Brit Chadasha Foundations-Concepts in Luke-Chapter 15

Luke 15.1-32 tells us about the grumbling of the Pharisees and scribes from Beit Shammai; the midrashic aggadot of the Lost Sheep, the Lost Coin and the Merciful Father, also known as the parable of the Prodigal Son. This may have occurred during the time called Teshuvah (Elul1 to Tishri 10) due to the context.

v 1…Now all the tax-gatherers and the sinners (chata’im, whom the Pharisees of Beit Shammai shunned) were coming near him to listen to him (they were sincere).

v 2…And both the Pharisees and the scribes began to grumble (murmur), saying, “This man receives sinners (there are three categories of people in the Scriptures. The Tzaddikim are the righteous, the Chata’im are the regular sinners, and the Rashim are the desperately wicked) and eats with them.”

v 3…And he told them this parable (midrashic aggadah), saying,

v 4…”What man among you, if he has a hundred sheep and has lost one of them, does not leave the ninety-nine in the open pasture, and go after the one which is lost, until he finds it (in the parable Yeshua is vindicating his behavior in dealing with the sinners and neglecting the scribes and Pharisees).

v 5…And when he has found it, he lays it upon his shoulders (speaking of security-John 10.27-30), rejoicing.

v 6…And when he comes home (it rode on his shoulders all the way home, it didn’t take one step of its own; we are not required to reach the kingdom home on our own-Jude 24-25), he calls together his friends and his neighbors, saying to them, ‘Rejoice with me, for I have found my sheep which was lost!’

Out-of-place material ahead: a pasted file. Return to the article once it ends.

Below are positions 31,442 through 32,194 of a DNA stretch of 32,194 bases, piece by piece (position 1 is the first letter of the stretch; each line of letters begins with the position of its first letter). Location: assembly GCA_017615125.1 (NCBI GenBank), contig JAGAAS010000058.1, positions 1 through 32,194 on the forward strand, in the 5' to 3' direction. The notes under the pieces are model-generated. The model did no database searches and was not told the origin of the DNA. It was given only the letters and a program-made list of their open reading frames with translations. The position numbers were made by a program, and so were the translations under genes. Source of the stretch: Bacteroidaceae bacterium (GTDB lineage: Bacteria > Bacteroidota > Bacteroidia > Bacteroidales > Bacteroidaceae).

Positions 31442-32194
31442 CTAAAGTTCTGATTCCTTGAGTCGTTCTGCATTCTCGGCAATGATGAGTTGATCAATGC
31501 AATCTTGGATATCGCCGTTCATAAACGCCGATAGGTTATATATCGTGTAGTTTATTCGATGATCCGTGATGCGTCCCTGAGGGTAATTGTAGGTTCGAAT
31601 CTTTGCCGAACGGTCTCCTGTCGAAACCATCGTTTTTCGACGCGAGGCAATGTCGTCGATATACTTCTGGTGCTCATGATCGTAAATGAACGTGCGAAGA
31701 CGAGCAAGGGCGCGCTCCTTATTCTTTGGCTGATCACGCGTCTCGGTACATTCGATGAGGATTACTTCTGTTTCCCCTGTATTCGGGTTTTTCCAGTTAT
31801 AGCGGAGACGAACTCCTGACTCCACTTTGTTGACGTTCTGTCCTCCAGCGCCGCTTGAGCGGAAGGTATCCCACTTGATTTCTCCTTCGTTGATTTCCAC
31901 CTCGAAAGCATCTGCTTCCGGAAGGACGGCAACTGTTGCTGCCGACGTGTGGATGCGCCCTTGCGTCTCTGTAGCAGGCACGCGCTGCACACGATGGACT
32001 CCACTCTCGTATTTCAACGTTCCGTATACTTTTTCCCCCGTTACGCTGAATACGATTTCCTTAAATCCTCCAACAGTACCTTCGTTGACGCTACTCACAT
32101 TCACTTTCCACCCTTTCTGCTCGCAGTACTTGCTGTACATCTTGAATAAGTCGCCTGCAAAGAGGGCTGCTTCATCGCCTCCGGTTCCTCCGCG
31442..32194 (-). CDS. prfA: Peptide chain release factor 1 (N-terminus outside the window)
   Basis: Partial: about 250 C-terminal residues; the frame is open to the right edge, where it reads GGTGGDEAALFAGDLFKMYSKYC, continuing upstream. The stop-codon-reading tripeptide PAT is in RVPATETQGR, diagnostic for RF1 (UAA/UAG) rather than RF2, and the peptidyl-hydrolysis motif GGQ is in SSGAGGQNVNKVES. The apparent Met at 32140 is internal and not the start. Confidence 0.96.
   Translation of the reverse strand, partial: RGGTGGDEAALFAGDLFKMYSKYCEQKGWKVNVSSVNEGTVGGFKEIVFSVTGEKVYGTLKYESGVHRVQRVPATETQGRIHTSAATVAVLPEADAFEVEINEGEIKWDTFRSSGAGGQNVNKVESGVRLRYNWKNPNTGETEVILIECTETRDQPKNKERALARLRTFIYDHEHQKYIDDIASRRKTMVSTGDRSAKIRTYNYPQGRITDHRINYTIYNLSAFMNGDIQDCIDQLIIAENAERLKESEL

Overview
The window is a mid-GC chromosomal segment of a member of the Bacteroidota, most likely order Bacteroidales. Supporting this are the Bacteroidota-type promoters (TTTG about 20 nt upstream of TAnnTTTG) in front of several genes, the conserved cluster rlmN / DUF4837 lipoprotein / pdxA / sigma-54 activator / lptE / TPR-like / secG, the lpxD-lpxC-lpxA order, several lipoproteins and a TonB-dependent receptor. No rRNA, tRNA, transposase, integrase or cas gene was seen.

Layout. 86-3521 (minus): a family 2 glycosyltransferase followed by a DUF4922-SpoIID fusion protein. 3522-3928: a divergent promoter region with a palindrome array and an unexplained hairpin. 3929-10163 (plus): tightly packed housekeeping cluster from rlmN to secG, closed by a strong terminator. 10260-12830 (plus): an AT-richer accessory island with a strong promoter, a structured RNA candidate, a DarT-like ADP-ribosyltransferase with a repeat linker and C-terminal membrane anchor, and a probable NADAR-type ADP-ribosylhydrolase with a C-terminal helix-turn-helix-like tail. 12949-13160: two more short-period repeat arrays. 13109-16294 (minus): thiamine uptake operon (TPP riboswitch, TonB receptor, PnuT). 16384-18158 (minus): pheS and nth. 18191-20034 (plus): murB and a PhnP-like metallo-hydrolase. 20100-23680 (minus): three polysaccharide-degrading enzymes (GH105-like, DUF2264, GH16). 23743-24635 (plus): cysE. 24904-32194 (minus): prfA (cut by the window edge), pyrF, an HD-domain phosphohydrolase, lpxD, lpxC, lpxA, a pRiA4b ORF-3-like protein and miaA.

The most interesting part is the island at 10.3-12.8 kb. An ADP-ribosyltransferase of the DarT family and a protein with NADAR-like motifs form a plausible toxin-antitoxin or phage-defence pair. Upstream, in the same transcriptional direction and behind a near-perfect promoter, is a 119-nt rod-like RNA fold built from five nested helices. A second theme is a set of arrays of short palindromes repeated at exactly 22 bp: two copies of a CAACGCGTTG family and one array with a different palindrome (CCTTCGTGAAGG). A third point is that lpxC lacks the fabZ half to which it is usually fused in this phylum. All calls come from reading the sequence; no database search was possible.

v 7…I tell you that in the same way, there will be much joy in heaven over one sinner who repents than over the ninety-nine righteous persons who need no repentance.

v 8…Or what woman, if she has ten (the number of judgment) silver (redemption) coins and loses one coin does not light a lamp (a type of the Torah) and sweep the house and search carefully until she finds it?

v 9…And when she has found it, she calls together her friends and neighbors, saying, ‘Rejoice with me, for I have found the coin which I had lost!’

v 10…In the same way, I tell you, there is joy in the presence of the angels of God over one sinner who repents.”

Luke 15.11-32 tells us about the concept of Teshuvah (repentance) with a parable some call “The Prodigal Son” and it teaches repentance. This parable is based on Jer 31.1-22 which is read on Rosh Ha Shanah and called “The Merciful (perfect) Father. Eschatologically it is about the return of Ephraim as the “fullness of the nations (Gentiles)” or “M’loh ha Goyim” in Hebrew, as prophesied is Gen 48.19 and Rom 11.25-26.

v 11…And he said, “A certain man (Yehovah) had two sons (Israel/Ephraim and Judah being a type),

v 12…and the younger (Ephraim/Israel) of them said to his father, ‘Father, give me the share of the estate that falls to me.’ And he divided his living between them (alludes to the divided kingdom of Israel/Ephraim and Judah after Solomon).

v 13…And not many days later, the younger son gathered everything together and went on a journey into a distant country (Israel/Ephraim went into idolatry-1 Kings 12.16-33, and this led to their exile into Assyria) and there he squandered his estate with loose living.

v 14…Now when he had spent everything, a severe famine occurred (a spiritual famine-Amos 8.11) in that country, and he began to be in need.

v 15…And he went and attached himself to one of the citizens in that country and he sent him into fields to feed swine (Israel/Ephraim lost their identity-2 Pet 2.21-22).

v 16…And he was longing to fill his stomach with the pods (not the true bread) that the swine were eating, and no one was giving him anything to him.

v 17…But when he came to his senses (he had insanity in his heart-Ecc 9.3), he said, ‘How many of my father’s hired men have more than enough bread, but I am dying here with hunger.